Civic Nebraska @ the Statehouse: 2024 session in review

Director of Public Policy Heidi Uhing on the 2024 session of the Nebraska Legislature.

The 2024 session of the Nebraska Legislature ended April 18, with senators and the governor seeming resigned that a special session is needed this summer to take another run at addressing property tax reductions the governor had hoped to win in this short session but did not achieve.

Winner-take-all threat

This is particularly concerning for voting rights, given the unexpected round of national attention that Nebraska’s unique split Electoral College vote received during the waning days of the session. While LB764 had been introduced in 2023 to make Nebraska a winner-take-all state, the bill had not advanced from committee. Sudden, outside partisan pressure to pass the bill to hypothetically benefit Donald Trump in this year’s general election made for a chaotic end to the session, with the governor leaving the door open to calling a special session on the issue after the Legislature failed to succumb to national pressure to pass it.

Voting rights restored

But overall, we achieved a significant win for democracy this session. For 20 years, Nebraskans who have served their felony sentences have been subject to an arbitrary two-year waiting period after their release, probation and parole, before their voting rights are restored. This policy has had a chilling effect, as potential voters are unclear about when they are eligible to register and the penalty for doing so if ineligible is great.
After eight years of advocacy and hard work, we have put that unjust policy behind us. The Legislature finally passed LB20, meaning that starting this July, these disenfranchised voters will have their voting rights restored. The bill was sponsored by State Sen. Justin Wayne of Omaha, prioritized by State Sen. Jane Raybould of Lincoln, and passed 38-6. It was allowed to become law without a governor’s signature or veto.
Now the secretary of state and attorney general have indicated their intention to challenge the constitutionality of the Legislature restoring voting rights. We are confident that the policy will be upheld, given that Nebraska’s Supreme Court ruled in 2002 when considering restoring voting rights, that “restoration of the right to vote is implemented through statute.” It doesn’t get simpler than that.
In the meantime, we are working with our Voting Rights Restoration Coalition to reach out to the 7,000 Nebraskans impacted by this policy to inform them of their newly restored right to vote before the November general election. Those who are impacted can get registered once the law goes into effect July 18 at
We also had great hearings on bills in support of automatic voter registration, (LB1042, introduced by State Sen. John Fredrickson of Omaha) and media literacy (LB1371, introduced by State Sen. Tony Vargas of Omaha). Those bills were not advanced out of committee.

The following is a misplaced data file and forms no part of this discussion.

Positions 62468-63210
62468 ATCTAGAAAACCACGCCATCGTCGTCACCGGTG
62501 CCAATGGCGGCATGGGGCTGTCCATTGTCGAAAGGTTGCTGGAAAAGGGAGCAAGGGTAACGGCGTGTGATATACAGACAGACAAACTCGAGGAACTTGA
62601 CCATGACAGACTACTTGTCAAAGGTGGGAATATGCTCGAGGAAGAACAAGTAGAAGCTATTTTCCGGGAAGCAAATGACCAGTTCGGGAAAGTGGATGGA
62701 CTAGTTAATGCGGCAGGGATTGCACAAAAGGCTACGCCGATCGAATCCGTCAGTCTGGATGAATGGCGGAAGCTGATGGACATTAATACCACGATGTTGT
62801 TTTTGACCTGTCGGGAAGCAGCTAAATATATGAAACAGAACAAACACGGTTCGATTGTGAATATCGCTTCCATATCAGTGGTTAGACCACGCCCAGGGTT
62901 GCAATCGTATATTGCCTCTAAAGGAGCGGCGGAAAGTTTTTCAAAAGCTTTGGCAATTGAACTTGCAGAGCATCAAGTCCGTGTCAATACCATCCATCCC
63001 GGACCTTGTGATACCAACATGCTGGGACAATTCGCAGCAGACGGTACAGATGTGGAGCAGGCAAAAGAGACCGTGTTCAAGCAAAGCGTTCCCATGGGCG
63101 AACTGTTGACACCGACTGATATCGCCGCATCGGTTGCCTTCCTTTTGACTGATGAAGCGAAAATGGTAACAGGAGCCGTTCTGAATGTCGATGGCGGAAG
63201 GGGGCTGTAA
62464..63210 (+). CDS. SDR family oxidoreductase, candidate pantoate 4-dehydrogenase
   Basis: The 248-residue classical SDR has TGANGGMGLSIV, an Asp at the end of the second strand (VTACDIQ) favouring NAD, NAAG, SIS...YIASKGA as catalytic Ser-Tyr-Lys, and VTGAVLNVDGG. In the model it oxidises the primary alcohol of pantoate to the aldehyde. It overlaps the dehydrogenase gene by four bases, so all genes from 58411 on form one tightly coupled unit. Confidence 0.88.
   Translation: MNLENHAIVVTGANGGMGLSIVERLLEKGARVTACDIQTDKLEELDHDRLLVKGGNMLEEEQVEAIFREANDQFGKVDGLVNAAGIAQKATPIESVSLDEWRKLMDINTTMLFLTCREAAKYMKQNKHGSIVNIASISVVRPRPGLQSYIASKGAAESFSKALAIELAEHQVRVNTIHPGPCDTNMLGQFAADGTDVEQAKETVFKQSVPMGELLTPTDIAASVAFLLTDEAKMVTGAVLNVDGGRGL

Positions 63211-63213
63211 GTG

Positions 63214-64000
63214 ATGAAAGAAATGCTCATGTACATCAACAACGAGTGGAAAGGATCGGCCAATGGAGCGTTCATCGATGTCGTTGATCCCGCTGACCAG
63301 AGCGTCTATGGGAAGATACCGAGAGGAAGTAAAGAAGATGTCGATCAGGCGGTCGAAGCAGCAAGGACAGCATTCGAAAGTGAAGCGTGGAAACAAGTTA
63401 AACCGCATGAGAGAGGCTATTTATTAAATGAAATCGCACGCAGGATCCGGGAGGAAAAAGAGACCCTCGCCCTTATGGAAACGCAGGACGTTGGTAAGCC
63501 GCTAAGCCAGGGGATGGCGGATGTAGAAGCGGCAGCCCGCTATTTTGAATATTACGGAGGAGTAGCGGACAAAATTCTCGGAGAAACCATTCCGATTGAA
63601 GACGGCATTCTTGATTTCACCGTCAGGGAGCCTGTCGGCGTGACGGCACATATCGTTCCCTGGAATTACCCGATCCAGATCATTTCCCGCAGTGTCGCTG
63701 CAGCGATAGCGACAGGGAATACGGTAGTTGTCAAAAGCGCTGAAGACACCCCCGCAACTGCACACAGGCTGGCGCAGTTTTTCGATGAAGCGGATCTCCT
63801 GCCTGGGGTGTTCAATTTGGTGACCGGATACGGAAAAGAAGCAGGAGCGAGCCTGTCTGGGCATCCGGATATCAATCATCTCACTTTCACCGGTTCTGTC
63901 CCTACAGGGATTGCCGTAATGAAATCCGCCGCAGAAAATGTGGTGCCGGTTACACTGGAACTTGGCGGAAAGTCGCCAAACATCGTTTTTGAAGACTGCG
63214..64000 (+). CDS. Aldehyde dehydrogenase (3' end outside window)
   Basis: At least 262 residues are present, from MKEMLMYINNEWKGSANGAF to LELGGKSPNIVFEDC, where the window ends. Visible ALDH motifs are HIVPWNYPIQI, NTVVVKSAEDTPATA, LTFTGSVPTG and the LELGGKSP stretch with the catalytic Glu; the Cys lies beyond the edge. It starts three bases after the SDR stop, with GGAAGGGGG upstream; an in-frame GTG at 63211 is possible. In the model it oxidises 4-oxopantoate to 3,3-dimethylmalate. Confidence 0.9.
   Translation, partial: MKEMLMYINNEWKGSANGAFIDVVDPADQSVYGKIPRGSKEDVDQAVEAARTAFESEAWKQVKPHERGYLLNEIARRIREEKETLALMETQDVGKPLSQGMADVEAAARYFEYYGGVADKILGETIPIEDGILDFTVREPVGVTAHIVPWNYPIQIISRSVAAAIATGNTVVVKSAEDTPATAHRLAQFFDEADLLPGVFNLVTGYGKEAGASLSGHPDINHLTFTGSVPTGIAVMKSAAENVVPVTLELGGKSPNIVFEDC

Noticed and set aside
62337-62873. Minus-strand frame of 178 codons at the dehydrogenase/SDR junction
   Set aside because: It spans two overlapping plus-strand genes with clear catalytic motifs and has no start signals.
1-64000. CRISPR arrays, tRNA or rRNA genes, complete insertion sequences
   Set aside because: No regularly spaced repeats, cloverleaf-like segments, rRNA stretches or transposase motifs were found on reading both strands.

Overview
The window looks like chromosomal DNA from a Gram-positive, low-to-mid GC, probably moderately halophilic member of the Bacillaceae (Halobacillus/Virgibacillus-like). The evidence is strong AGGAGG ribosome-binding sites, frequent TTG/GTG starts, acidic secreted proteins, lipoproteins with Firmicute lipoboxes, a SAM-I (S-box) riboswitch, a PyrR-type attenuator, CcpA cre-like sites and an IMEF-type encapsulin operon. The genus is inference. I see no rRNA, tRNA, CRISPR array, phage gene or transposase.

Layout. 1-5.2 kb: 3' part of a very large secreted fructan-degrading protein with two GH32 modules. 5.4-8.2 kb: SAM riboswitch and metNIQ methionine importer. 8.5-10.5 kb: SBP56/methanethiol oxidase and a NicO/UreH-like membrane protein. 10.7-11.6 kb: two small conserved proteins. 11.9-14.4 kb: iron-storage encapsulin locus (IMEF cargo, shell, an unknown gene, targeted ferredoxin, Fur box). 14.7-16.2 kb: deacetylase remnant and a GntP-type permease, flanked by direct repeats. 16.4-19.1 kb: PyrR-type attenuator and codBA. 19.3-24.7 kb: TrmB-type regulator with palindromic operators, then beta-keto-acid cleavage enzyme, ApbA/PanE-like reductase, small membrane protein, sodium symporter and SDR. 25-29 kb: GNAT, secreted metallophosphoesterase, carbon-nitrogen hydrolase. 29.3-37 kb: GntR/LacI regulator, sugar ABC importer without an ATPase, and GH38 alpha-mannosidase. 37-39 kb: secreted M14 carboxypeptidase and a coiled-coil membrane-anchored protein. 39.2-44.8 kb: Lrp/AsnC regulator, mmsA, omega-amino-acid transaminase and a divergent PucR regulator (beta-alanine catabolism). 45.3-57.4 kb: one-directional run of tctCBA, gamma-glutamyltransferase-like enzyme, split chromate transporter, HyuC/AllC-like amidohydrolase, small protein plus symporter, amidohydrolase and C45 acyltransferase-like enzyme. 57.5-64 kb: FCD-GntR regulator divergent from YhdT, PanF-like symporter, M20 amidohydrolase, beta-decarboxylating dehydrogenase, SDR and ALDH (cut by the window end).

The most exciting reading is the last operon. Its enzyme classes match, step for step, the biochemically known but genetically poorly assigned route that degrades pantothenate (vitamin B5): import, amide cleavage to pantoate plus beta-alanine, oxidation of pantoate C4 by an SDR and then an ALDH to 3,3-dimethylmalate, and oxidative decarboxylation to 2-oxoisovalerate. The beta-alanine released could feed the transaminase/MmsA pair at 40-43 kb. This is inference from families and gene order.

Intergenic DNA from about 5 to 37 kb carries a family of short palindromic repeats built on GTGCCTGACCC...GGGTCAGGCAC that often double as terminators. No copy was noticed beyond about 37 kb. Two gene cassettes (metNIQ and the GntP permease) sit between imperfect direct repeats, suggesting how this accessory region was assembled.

Interim studies

Other bills we supported inspired interim studies to enable further investigation and inform potential legislation for the 2025 legislative session:
  • LR362, introduced by State Sen. Tom Brewer of Gordon, to examine the dangers posed by artificial intelligence for elections; and
  • LR369, introduced by State Sen. Jen Day of Gretna, to examine the barriers to voting and equal representation for Native Americans in Nebraska.
You’ll be hearing more from us on these issues later this summer and fall.

Concerning legislation

Even with this progress, we were not immune from concerning legislation that threatened our democratic processes.
LB1402, the final bill passed this session, circumvents the state’s referendum process and undermines the thousands of Nebraskans who signed petitions to put school funding on the ballot in November. Our state has a long history of empowering citizens in shaping policy through the referendum process. It’s fundamental to our Nebraska heritage and reflects our values of fairness and accountability. LB1402 erodes this tradition by bypassing the will of the people in favor of well-funded special interests. This is an unfortunate precedent to set. Expect to hear more on this issue in the coming weeks as petition sponsors determine their response.
Other attempts to thwart democratic processes were fought off, including efforts to limit the early voting period (LB1211), make ballot initiative campaigns more difficult to conduct (LB1382), permanently join the list of states calling for a Constitutional Convention (LR31), make public power district elections partisan (LB541), and change the legislative rules to weaken our unique, officially nonpartisan Unicameral.
Your advocacy and outreach to senators on these issues made all the difference. So thank you for staying informed, involved, and civically engaged.



Heidi Uhing
Director of Public Policy

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